The month of August was a good one for the National Unity Platform (NUP), as a political party, and its leader Robert Kyagulanyi Ssentamu aka Bobi Wine, who conducted a successful nationwide tour.
However, you cannot say the same of its supporters who have to deal with the aftermath of organizing and hosting the party’s top leadership. Bobi Wine’s successful tour of Fort Portal City and the emerging prominence of NUP in the region have scared the government.
Before earning city status, Fort Portal was the capital town of Kabarole district, a stronghold for the National Resistance Movement (NRM), the ruling political party, and President Yoweri Museveni.
With growing political activism among the youth who believe in and support Bobi Wine, Fort Portal City is slowly slipping away from NRM and falling into the hands of NUP. And the regime is not allowing that to happen.
As it has done since the rise of Bobi Wine and NUP, the regime is going after the staunch, strong and influential supporters, strategists and leaders of NUP.
According to reports and claims by NUP, the regime uses money to buy off their people and those who refuse to take the money, are arrested, held incommunicado without trial and tortured.
The young opposition party claims the regime has hundreds of young men and women in official prisons, ungazeted prisons, and safe and torture houses across the country. The victims are allegedly being accused and held for supporting NUP.
To avoid a similar feat and fate, many NUP supporters are on the run, hiding from police and state operatives. They are hiding and running away to avoid arrests and the torture that follows.
One such victim is Joshua Tumwesige, a resident of Ibonde, a village on the outskirts of Fort Portal City. He is missing after participating in the successful visit and hosting of Bobi Wine to the City.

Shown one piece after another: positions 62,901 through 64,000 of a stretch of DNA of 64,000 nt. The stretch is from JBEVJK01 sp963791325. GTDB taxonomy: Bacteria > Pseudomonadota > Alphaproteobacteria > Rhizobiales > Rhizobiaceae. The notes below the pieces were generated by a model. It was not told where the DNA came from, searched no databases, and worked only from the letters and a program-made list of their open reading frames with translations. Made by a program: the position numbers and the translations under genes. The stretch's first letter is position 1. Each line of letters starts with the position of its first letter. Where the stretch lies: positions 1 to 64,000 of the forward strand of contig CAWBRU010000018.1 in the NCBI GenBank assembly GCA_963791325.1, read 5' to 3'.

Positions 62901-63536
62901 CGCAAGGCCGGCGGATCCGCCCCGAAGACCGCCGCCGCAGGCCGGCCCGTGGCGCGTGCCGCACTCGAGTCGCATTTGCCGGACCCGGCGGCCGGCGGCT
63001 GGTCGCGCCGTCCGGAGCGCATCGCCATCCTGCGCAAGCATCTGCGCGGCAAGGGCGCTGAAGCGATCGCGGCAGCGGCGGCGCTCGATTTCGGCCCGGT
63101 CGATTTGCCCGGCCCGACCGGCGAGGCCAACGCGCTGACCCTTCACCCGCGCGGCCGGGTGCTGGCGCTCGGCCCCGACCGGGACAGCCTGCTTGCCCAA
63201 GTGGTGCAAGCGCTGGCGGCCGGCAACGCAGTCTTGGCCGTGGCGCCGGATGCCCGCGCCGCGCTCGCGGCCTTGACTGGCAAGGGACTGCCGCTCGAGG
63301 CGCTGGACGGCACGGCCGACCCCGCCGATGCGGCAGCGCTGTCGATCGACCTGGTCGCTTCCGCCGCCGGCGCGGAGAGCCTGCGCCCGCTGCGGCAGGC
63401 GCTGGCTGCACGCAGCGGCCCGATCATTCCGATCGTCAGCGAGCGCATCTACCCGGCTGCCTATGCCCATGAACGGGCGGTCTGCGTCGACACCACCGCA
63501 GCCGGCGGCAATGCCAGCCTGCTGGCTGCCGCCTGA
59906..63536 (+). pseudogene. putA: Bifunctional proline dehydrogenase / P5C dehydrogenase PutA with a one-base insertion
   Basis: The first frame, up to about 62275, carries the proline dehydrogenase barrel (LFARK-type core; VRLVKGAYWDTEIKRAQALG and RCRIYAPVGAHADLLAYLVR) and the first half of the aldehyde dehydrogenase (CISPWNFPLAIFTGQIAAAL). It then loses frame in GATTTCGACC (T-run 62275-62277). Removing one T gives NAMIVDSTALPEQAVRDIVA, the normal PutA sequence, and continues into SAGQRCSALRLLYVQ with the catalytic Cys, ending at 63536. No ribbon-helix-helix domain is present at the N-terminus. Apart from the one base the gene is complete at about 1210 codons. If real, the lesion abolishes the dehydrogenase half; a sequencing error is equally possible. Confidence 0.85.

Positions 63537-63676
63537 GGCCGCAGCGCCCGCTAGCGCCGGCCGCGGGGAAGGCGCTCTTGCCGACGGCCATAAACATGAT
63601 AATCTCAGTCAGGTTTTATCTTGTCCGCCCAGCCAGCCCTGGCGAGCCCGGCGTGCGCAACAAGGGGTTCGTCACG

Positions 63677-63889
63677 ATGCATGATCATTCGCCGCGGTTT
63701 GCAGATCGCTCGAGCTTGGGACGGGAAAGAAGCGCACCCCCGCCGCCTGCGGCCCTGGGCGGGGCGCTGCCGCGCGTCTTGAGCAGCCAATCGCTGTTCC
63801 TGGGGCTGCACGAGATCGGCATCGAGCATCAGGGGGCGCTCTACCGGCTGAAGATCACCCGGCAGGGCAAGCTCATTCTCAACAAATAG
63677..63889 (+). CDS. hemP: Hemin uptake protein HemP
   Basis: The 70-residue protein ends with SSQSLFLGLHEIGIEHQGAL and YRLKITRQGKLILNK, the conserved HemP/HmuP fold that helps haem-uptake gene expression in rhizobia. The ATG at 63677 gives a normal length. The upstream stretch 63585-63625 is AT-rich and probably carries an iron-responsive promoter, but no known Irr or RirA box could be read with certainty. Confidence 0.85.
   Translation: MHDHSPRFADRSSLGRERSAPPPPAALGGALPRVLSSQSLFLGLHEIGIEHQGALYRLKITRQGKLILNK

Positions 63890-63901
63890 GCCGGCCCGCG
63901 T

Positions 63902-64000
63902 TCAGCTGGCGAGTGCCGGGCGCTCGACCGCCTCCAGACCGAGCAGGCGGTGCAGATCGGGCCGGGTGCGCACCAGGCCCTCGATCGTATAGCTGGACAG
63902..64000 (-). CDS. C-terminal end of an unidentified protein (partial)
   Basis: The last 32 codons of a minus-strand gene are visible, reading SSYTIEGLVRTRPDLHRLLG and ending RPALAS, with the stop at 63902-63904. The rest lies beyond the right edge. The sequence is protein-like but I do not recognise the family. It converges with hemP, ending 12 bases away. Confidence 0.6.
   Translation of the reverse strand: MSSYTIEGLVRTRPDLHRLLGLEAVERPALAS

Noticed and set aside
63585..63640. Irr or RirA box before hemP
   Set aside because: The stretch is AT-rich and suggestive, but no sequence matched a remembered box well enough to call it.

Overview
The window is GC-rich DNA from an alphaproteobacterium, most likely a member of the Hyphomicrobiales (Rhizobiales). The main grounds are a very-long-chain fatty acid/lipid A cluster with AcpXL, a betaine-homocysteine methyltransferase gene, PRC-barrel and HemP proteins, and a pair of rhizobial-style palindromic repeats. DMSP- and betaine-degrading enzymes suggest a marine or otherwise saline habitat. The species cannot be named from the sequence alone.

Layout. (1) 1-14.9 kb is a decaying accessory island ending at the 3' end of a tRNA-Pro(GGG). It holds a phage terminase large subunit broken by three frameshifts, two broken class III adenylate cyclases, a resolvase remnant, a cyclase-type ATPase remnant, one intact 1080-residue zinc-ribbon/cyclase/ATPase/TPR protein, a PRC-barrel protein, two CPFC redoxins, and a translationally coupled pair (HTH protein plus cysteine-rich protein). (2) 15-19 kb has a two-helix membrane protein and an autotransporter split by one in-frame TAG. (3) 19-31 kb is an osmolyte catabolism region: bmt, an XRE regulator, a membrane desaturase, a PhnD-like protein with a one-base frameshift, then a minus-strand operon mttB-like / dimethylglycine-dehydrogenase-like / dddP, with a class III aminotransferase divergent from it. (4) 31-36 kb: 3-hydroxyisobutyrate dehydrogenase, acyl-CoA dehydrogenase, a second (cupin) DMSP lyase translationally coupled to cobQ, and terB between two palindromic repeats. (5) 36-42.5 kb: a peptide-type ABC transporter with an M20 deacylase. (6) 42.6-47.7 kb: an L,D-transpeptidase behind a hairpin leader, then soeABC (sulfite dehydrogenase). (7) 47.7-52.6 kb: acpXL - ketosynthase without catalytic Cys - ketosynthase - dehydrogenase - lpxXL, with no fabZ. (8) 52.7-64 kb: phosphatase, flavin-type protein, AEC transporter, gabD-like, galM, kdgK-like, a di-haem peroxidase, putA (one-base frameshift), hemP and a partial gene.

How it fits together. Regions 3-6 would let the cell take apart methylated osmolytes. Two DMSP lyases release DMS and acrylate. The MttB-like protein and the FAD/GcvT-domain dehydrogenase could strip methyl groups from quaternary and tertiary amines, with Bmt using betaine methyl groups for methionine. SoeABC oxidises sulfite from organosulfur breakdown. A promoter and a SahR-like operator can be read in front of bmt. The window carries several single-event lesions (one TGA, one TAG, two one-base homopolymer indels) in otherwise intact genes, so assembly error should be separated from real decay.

Family and friends of young Tumwesige are scared since they are not able to connect, interact and hear from him. His known mobile phones are off. They fear Tumwesige could have been arrested by state operatives and is being tortured.
Aaron Ayebare, a friend of Tumwesige says he last talked to him a week ago when they met in a restaurant for a late lunch. Ayebare says Tumwesige was restless.
“He said the heat was too much and needed to be away for a while. He said he was receiving threatening calls. He didn’t know who was calling,” Ayebare said.
Asked if they have reported him as a missing person, Tumwesige’s friends said they have considered that option because police are always hostile to such cases involving NUP supporters.
A female family member said the pressure on Tumwesige to abandon the party he loves and supports with all his heart is ‘too much.’ The people pressurizing him are not giving him any other option but to sell out NUP and he is not willing to do that. He is at a crossroads. Now that we cannot find, we are worried,” she said.
They are hopeful that he will communicate whenever he can. They are only worried that if it is a government with him, then they might not access him.
Tumwesige’s disappearance is one of the many cases that NUP continues to register. The political party uses every opportunity to demand the unconditional release of political prisoners but with little success.
The continued arrest and detention of NUP supporters has put the party and Uganda Human Rights Commission on a collision course with the party leaders saying the human rights watchdog is not doing to address the matter.
Bobi Wine, the party leader, while addressing Parliament recently, said government institutions have been reduced to serving the interests of an individual instead of serving the people.
“Madam Speaker, as we comfortably sit here in this August House, Ugandans are being abducted daily by security operatives in notorious vehicles called ‘drones’.
“They are being held in unknown detention centres, military barracks and various torture chambers across the country,” he said.